The 2022 Pancreatic Cancer Action Network Therapeutic Accelerator Award, supported by 1440 Foundation and the Gail V. Coleman-Kenneth M. Bruntel Research Fund, is a multimillion-dollar grant designed to drive pharmaceutical and biotech companies to prioritize pancreatic cancer in their early-phase clinical trial development.

The ultimate goal of the PanCAN Therapeutic Accelerator Award is to get new, more effective treatments to pancreatic cancer patients sooner.

This is important to Gail not only because she lost Ken to the disease. Her mother and father also had pancreatic cancer – and each died three weeks after diagnosis.

Progress in Science

Gail helped fund PanCAN’s new Therapeutic Accelerator Award to speed better treatments. Here, second from right at PanCAN Scientific Summit, with Verastem Oncology Chief Medical Officer Louis Denis, MD and Chief Science Officer Jonathan Pachter, PhD, as well as PanCAN Chief Science Officer Lynn Matrisian, PhD, MBA.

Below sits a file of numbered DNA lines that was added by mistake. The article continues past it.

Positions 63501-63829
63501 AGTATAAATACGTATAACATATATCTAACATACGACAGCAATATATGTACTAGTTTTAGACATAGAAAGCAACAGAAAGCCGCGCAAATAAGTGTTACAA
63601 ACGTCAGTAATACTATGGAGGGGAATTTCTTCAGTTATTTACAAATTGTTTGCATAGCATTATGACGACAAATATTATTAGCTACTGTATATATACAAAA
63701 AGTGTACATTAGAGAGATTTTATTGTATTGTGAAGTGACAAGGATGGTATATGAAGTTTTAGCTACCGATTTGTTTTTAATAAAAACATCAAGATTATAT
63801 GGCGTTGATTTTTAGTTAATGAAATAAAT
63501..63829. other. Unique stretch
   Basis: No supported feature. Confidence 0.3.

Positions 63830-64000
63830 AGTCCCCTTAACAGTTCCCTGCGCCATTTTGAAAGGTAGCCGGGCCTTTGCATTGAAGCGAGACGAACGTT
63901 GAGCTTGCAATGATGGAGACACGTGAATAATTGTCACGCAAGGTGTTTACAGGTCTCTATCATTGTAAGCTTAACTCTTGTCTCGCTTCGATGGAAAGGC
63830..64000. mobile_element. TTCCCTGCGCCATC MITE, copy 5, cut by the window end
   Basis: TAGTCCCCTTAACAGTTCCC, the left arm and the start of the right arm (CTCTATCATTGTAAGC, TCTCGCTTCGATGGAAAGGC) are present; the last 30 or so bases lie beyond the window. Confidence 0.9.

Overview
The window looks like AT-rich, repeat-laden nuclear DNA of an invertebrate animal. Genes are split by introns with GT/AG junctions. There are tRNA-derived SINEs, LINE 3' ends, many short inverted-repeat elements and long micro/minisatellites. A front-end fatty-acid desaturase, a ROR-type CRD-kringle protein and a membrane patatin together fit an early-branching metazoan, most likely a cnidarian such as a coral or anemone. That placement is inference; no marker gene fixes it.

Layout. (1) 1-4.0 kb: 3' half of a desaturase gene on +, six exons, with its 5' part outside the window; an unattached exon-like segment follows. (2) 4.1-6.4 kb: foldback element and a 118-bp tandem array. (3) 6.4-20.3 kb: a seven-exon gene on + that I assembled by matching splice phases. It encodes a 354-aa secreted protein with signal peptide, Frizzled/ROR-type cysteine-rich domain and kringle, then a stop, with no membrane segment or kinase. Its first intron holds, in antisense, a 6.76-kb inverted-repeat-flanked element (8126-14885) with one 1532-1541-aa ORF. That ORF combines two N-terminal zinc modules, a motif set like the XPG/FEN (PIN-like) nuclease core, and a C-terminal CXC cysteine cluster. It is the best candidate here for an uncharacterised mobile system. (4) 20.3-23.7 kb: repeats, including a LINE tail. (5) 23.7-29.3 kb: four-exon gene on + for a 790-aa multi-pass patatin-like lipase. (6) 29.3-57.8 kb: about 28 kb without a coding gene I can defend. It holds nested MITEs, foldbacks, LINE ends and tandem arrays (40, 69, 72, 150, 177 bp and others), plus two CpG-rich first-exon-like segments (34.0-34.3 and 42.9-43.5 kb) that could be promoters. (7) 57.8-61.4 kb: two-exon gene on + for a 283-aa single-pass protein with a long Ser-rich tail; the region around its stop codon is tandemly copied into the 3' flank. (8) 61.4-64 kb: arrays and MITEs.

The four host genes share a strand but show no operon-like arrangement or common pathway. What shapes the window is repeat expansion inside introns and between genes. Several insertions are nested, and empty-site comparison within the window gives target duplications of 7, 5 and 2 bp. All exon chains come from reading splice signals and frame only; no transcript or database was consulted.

The Therapeutic Accelerator Award is part of PanCAN’s recently announced largest-ever research and research grants investment of $25 million for 2022. With the help of Gail’s generous gift of $500,000, Louis Denis, MD, Chief Medical Officer at Verastem Oncology, will lead a phase 1/2 clinical trial to evaluate whether two experimental treatments, when combined with standard-of-care treatments gemcitabine/nab-paclitaxel, increase pancreatic cancer patient survival.

The experimental treatments will target the KRAS pathway, which has stubbornly resisted most efforts.  Because KRAS is mutated in up to 98% of pancreatic cancer tumors, scientists and doctors agree that success is likely critical to conquering this disease. The experimental treatments funded by this grant have shown clinical effectiveness in lung and ovarian cancers that express mutant KRAS.